The architecturally impressive Hotel Okura is slated for a massive remodel, so I wanted to see it before they tore it down. A friend happened to be visiting from out of town, so we decided to make a visit. Some views of the lobby.
We were planning on getting a drink in the Orchid Room, but as you can see it was fully occupied.
So we ended up at the Baron Okura, a wine lounge and cigar room, instead.
Last week I saw in The Japan Times that there was an exhibition on the buildings designed by Kenzo Tange, one of my favorite Japanese architects, near Nogizaka station. Overall it was interesting, however, I would liked to have seen more pictures blown up like these in an outdoor exhibition. The exhibition at Gallery Ma is on until March 28th.
They roast their own coffee beans and have original cocktails and bottle craft beers. It has free wi-fi, but it is a very small space, which is the only drawback besides the location in opinion-I'm not a huge fan of the Nakano Broadway mall, which mostly has game and magna related merchandise and a sort of 60s worn out feel to the premises, perhaps more space like this would change that vibe.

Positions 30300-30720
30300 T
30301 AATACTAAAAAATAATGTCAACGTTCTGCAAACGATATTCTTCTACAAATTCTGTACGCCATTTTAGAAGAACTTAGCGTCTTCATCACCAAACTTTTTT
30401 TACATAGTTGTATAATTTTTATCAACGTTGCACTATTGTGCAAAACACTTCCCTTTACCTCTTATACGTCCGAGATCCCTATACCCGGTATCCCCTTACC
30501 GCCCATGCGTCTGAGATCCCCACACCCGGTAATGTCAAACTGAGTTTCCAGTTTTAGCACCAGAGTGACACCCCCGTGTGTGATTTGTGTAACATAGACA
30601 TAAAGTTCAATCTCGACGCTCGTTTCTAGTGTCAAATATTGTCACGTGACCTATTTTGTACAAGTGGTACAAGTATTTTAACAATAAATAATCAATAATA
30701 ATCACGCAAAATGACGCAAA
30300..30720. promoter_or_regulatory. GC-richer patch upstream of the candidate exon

There's an interesting article on contemporary architecture in the latest edition of Metropolis. The picture above from the article is the new Nezu Museum which I will try to visit this winter break.
Just as Tange’s attention-grabbing style set the tone for the late Showa period and influenced countless lesser architects to design their offbeat office buildings, puerile pachinko parlors, and ludicrous love hotels, the present generation has found its guiding light in Kengo Kuma, a kinder, gentler architect whose ideas and growing international renown are exerting an influence far beyond the handful of buildings that he has designed in Tokyo. While Tange and his cohorts expressed the madness of a frenetically growing Japan, so the 55-year-old Kuma and his followers reflect the saner, more somber mood of a post-Bubble—and now post-credit crunch—Japan.
The key points of this new, unselfconsciously Japanese style can be seen at Kuma’s latest building, the redesigned Nezu Museum, located at the front of a large traditional Japanese garden at the far end of Omotesando. The first impression is rather dull—all you can see from the outside is a large tiled roof, surmounting a thick hedge of bamboo. But this effect is entirely intentional, as the architect explained in a recent sit-down with Metropolis.